Live & Touring

Why Can’t Music Tickets Be As Cool As DEF CON’s?

Dc-compilationSince writing about ticketing innovations at outdoor festivals, I've been paying more attention to developments in ticketing technology. Surprise or not, the most innovative tickets I've discovered are the badges from renowned hackers' conference DefCon. But I'm also learning some interesting things about Flavorus and GrooveTickets.

Plus, yet another reminder of why music fans tend to hate Ticketmaster, whether or not the ticketing powerhouse is totally to blame for the fact they couldn't get Jay-Z tickets without going to a reseller.

DEFCON Documentary Teaser: The Badge

DEF CON is a unique conference focused on hackers at which a lot of people appear in public that might otherwise keep a low profile. The badges for their annual event are quite impressive and much more complicated than anything I've seen in the world of music as you can see from the above video.

Their most recent gathering in Las Vegas in July featured a variety of related designs for different groups of attendees. This year a special badge for artists and musicians performing at or participating in DEF CON was also created.

You can check out this year's badges and find out more about the hidden puzzles that requires the combined skill of hardware and software hackers to reveal.

Bonus: DEF CON XX Compilation from Gravitas Recordings.

Flavorus Introduces Flex Passes & Multi-Attraction Passes

Flavorus-logoFlavorus is a ticketing company, currently focused on services to Southern California and Hawaii including GrooveTickets, that offers a full range from paper tickets to mobile ticketing. The service is free for free events and has modest charges for paid events based on who does the payment processing.

They're developing a robust system able to handle high volume large events with flexible ticketing as well as smaller single performances.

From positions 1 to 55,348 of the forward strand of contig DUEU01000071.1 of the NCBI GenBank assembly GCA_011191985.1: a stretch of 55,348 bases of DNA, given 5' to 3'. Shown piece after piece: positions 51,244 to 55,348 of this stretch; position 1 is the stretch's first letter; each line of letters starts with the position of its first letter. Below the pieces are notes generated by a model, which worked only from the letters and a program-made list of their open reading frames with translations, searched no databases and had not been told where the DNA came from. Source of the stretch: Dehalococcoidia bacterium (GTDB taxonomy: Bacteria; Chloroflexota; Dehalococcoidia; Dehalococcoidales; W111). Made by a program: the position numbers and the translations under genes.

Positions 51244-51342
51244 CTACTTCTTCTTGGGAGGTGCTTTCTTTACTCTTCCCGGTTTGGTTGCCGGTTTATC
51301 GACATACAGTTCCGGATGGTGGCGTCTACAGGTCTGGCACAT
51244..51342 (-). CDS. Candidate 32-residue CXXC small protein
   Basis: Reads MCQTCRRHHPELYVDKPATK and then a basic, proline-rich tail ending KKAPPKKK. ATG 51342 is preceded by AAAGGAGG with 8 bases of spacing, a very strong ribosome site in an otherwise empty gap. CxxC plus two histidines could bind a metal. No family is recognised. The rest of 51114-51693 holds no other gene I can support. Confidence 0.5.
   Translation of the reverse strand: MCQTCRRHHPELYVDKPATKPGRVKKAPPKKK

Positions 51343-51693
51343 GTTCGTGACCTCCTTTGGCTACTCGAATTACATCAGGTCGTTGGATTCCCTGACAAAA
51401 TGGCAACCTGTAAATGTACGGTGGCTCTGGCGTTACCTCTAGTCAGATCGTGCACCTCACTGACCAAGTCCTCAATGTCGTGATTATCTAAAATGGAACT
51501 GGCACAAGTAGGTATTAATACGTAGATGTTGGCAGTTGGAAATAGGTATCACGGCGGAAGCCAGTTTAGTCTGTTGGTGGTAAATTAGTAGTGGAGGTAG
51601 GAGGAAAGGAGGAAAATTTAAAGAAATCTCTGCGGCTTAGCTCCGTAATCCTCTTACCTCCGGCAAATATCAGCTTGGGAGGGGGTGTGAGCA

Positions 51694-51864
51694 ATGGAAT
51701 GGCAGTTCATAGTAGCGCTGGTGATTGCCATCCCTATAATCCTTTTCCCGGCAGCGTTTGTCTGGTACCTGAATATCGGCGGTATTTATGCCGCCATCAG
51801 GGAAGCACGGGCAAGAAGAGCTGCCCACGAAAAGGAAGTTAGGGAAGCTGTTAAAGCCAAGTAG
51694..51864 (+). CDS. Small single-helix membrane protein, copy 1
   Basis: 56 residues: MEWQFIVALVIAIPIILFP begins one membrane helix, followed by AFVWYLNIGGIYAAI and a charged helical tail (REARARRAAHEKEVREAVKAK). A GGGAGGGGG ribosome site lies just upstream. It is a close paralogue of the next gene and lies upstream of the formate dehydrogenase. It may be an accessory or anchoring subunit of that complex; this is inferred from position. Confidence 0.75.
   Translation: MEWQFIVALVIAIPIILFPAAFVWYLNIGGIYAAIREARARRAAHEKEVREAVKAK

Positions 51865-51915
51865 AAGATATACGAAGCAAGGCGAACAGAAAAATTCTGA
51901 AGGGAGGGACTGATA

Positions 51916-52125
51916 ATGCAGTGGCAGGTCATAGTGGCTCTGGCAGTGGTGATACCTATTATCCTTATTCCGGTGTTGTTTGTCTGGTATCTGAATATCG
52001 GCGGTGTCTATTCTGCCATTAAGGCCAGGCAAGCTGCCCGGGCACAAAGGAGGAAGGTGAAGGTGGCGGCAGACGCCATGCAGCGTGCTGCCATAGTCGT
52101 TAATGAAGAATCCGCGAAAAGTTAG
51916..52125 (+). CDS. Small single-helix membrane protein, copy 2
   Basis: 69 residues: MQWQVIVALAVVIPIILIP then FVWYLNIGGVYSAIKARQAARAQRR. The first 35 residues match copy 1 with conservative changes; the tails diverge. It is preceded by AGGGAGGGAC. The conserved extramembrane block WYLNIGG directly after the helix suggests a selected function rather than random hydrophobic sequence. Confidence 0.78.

Their most recent announcement included the news that they've introduced both a flex pass and a multi-attraction pass. Their flex pass allows event organizers to create long term passes for whole seasons of events that can include blackout dates and other restrictions. The multi-attraction pass was developed for fair and haunted events that allow for entry to specific attractions within a larger range of offerings.

Yet More Reasons People Hate Ticketmaster


Last month tickets for multiple Jay-Z concerts in Brooklyn went on sale via Ticketmaster and sold out in about 12 minutes. As MTV Hive's Carl Williott put it, "mainly because of shady secondary markets and ghost corporations and complete assholes."

Williott gathered some responses from Twitter and it's an entertaining but rather sad read. Obviously there's more to this situation than tweets reveal but it's yet another reminder of why fans are frustrated by Ticketmaster's game.

More: Social Media Check-Ins At Major Music Festivals Signal Next Phase For RFID Wristbands

Hypebot Senior Contributor Clyde Smith (@fluxresearch) maintains a business writing hub at Flux Research and blogs at Crowdfunding For Musicians. To suggest topics for Hypebot, contact: clyde(at)fluxresearch(dot)com.

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  1. This may be an unpopular opinion, but many times it is the performers themselves that are negotiating with the likes of Stubhub, etc. to do “holds” on tickets.
    They let Ticketmaster take the negative brand equity, but really it’s the artist and Stubhub which is continually doing deals as the entity itself (rather than just aggregating ticket inventory from “those scandalous brokers”) releases the tickets at a higher price.
    In the model Stubhub wins as does the artist.
    Also, ticketing itself is not so much about the technology although it is improving each day–a lot of it from Ticketmaster itself–but it’s more about who has enough to cash to pay a venue or promoter up front.

  2. I didn’t want to get into that, not due to popularity, but because of the nature of the post.
    Even if there were more coverage of how celebs like Jay-Z work with Stubhub I’m not sure the general public would ever catch on. That’s where it would be unpopular.
    Actually Ticketmaster taking the negative brand equity is an excellent point. To the general public their brand is trash so why not take all the flak?

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